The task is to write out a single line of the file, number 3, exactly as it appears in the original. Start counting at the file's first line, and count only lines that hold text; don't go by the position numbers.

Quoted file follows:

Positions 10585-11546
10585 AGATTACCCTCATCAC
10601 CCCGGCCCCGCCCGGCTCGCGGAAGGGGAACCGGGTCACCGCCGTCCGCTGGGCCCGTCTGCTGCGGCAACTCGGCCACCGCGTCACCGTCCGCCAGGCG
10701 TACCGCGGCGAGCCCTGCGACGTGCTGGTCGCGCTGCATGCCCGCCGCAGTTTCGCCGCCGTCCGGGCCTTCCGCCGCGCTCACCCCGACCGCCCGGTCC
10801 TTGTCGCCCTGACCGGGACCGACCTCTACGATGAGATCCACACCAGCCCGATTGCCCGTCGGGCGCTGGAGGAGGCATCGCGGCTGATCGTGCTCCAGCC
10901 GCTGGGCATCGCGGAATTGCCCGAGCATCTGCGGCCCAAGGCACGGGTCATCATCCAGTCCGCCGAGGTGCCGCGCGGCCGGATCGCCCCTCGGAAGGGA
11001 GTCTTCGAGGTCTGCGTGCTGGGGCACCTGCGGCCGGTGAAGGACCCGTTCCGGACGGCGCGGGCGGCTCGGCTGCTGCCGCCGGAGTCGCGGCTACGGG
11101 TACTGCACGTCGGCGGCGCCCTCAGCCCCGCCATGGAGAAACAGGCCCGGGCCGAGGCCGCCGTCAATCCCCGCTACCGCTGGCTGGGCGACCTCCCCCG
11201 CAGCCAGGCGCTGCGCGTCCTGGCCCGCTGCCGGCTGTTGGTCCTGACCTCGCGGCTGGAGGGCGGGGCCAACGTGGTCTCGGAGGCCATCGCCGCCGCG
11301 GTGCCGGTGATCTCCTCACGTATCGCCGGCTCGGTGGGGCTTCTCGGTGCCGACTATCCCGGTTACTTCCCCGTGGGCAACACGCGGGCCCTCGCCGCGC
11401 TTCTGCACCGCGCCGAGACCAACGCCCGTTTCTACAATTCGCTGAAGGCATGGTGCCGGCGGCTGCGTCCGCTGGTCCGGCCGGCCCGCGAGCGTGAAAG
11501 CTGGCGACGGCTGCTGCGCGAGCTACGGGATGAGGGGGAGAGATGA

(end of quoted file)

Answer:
10601 CCCGGCCCCGCCCGGCTCGCGGAAGGGGAACCGGGTCACCGCCGTCCGCTGGGCCCGTCTGCTGCGGCAACTCGGCCACCGCGTCACCGTCCGCCAGGCG